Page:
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Old 12-01-2016, 06:01 AM
 
Location: Brookhaven, Mississippi
135 posts, read 64,188 times
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Originally Posted by residinghere2007 View Post
How are murder rates indicative of trends regarding the War on Drugs?

IMO the War on Drugs only primarily had an impact on incarceration rates, not necessarily murder rates as they were raising steadily even before the War on Drugs began in the 1970s.

Many people consider lead poisoning and the removal of leaded gasoline in the 1970s-1980s to be to blame for both high crime rates (lead in the air/lead poisoning) and the decrease in violent crime that occurred between 1990-2010 (removal of leaded gasoline and more knowledge/action regarding lead poisoning starting in the 1980s).

I personally believe that lead was a huge factor in violent crime and that it being recognized for the poison it was is the main reason why violent crime has decreased.

On the cities on the list, many of them had VERY high rates of lead poisoning, especially in the inner cities. I am much more familiar with Detroit and Detroit due to having lots of freeways going through its inner city neighborhoods for 30-50 years when leaded gasoline was used, would have had much higher concentrations of lead in the city. People do not realize that that lead residue is still in the soil and that this is still a huge issue in inner city communities in regards to soil and old homes with lead paint where young, poor children grow up being affected by the damaging qualities of this poison. The soil contamination especially is something that many people just don't want to pay to remedy as it will be billions of dollars.

I especially fear for the city of Flint, MI in that they already had high crime rates, higher than Detroit in regards to many violent crime rates, and now all the children have been lead poisoned. I wonder what groups are studying them right now and what the outcome will be in 10-15 years for those children.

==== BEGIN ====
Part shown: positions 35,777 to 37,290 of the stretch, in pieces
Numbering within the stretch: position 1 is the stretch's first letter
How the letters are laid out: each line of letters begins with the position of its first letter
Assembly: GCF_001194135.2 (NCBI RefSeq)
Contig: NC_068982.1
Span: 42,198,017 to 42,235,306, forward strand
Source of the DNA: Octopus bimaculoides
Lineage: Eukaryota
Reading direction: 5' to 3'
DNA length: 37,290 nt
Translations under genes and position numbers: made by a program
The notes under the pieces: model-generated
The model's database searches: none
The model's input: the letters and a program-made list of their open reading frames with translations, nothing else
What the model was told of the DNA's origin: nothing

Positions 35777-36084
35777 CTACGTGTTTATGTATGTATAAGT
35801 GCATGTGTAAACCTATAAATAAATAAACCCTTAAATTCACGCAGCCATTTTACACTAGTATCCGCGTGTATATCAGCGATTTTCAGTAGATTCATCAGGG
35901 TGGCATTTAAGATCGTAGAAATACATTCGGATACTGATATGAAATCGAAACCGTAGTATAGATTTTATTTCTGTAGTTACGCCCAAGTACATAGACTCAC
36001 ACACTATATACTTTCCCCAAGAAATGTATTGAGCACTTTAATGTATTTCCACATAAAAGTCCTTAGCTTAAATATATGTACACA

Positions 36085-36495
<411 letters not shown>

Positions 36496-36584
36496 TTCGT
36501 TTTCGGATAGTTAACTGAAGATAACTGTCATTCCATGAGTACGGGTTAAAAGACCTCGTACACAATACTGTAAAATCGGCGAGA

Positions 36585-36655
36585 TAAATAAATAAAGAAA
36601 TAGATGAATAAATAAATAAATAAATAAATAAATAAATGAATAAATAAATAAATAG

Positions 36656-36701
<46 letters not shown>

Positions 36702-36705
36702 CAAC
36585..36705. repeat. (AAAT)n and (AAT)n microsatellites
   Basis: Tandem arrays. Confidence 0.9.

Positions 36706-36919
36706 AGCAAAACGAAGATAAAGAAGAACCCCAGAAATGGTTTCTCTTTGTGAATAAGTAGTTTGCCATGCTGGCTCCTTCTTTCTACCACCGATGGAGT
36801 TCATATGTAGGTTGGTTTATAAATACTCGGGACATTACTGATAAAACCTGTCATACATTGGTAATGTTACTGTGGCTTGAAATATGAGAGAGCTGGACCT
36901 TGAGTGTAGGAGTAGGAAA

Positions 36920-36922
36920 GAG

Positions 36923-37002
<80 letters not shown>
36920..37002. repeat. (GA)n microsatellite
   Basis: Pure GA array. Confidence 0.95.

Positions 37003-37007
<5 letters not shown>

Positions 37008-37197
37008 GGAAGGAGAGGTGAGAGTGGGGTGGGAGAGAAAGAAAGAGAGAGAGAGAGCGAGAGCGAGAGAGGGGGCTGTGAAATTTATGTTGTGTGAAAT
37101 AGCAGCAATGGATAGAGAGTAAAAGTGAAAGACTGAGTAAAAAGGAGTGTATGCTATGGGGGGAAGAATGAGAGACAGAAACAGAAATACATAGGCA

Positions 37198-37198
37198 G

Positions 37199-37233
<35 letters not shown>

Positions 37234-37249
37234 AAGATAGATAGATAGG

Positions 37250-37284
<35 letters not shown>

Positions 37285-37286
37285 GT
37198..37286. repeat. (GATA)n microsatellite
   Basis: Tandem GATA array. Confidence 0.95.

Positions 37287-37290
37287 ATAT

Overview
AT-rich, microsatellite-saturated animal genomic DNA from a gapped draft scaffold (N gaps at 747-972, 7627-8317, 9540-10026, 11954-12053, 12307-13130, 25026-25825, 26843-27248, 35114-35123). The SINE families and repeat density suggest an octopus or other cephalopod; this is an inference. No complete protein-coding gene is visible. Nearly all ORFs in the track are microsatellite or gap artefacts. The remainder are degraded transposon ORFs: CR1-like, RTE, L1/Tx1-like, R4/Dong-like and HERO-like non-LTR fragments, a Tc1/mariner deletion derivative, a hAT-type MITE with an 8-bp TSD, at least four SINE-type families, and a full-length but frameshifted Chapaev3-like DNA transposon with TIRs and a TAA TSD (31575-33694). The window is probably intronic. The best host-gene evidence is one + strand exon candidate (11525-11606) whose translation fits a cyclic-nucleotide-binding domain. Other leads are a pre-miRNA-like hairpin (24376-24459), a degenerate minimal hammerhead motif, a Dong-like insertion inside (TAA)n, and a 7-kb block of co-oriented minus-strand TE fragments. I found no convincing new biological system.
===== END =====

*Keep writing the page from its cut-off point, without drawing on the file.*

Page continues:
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Old 12-01-2016, 10:38 AM
 
15,449 posts, read 7,883,440 times
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Originally Posted by ckhthankgod View Post
Due to violent crime rates peaking in many cities during the Crack epidemic, which also hit inner city neighborhoods hard.

I think a lot of cities have a lead issue that just hasn't been discovered or dealt with in a way that is nationally known.
But if they were steadily rising from the 1970s forward, prior to the drug epidemic, it can be concluded that murder rates did not have anything to do with the drug war itself. It had something to do with what occured prior to the peak. I grew up in this era and unfortunatley my life was heavily affected by the crack epidemic. People are not as aware of the fact that a heroin epidemic occurred in black America starting in the late 1960s through the 1970s as well. Also that lead poisoning reached a peak in the 1970s (fwiw I was born in the late 1970s and I am black and grew up in the inner city and was lead poisoned, so was my brother). Those of us who were born in the 1970s and who later grew up being lead poisoned, and especially those who were not treated, would have contributed to the increase in murder rated even without the crack epidemic. Gangs were the primary reason for most violent crime in that era. Gangs would have found something to kill each other over regardless of the drugs/products being fought over.

On lead itself, I worked for a long time in the housing industry. The first comprehensive studies on the damaging effects of lead poisoning were performed by HUD and that was in the 1990s. Cities are very well aware of the damaging effect of lead poisoning. They just either don't have the money to remedy the issue or they don't care about doing so because it is primarily affecting poor people.

Here's a good article about lead and crime if you haven't ever read it. It is one of the best on this issues IMO even though I'm not paticularly a fan of Mother Jones

Lead: America's Real Criminal Element
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